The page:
Imagery is description using any of the five senses of sight, sound, taste, touch, or smell.
The imagery in Shakespeare's "Sonnet 130" pokes fun at or parodies the conventionalized love imagery typical of a Petrarchan sonnet. In this sonnet, Shakespeare tries to get beyond the stale love language he had read so many times.
For example, he notes that his beloved's eyes are not, as is conventionally expressed, like the "sun." Her lips are paler than the "coral" color that is normally assigned to a beloved's mouth. He states that while a lover's skin is expected to be white like snow, her skin tone is more like "dun," a grayish-tan color. Likewise, her cheeks are not the vivid red color of "damasked" roses he has seen.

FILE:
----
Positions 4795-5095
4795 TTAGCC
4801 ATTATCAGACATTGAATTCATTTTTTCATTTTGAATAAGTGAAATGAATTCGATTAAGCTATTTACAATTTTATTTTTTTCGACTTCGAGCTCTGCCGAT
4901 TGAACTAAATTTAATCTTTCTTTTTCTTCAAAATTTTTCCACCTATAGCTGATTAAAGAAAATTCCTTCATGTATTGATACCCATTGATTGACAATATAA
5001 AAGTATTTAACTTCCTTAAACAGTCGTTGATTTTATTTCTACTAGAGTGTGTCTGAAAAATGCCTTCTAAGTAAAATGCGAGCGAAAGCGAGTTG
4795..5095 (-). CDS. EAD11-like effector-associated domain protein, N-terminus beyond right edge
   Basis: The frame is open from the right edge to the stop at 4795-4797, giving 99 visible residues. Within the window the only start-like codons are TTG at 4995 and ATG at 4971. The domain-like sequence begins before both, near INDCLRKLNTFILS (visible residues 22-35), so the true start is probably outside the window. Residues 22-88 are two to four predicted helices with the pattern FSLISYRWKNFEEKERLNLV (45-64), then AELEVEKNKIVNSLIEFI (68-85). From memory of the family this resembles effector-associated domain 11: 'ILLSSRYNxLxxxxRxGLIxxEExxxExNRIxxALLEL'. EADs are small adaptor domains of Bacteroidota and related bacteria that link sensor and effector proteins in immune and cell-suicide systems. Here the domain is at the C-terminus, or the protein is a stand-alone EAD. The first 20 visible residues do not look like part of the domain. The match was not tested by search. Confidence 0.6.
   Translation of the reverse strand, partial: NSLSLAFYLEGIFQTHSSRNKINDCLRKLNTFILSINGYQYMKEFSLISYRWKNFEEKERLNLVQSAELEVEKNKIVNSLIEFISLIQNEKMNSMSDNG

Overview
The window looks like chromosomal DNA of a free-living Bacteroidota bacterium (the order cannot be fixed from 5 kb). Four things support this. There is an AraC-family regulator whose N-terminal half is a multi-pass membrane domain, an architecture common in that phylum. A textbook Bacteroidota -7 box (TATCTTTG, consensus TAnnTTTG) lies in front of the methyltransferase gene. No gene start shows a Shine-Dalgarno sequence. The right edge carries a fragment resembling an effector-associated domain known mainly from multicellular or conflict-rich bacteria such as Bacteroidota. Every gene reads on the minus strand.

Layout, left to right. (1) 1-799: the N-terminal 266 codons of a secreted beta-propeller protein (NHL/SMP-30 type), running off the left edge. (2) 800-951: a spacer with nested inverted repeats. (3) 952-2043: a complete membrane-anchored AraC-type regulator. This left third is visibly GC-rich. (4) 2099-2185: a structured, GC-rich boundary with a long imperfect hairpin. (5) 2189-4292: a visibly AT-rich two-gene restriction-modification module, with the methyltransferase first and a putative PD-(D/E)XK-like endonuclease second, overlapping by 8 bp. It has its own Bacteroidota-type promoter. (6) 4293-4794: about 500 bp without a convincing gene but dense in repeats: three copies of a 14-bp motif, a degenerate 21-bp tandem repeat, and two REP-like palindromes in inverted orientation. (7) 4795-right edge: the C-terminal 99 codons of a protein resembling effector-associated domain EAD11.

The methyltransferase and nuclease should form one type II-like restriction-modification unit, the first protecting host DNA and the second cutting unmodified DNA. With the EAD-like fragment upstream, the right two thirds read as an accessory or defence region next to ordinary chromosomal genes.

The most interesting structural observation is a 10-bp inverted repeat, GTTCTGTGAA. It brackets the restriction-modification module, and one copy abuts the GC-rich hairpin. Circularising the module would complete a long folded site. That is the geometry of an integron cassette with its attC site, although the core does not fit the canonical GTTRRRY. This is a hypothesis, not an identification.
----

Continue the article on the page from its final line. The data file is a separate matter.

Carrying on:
Shakespeare's speaker moves past sight imagery to scent images: his beloved's breath is not like "perfumes" but sometimes "reeks." He uses sound imagery as well: her voice is not like music, and she does not float on air but "treads on the ground."
For all this, the final couplet
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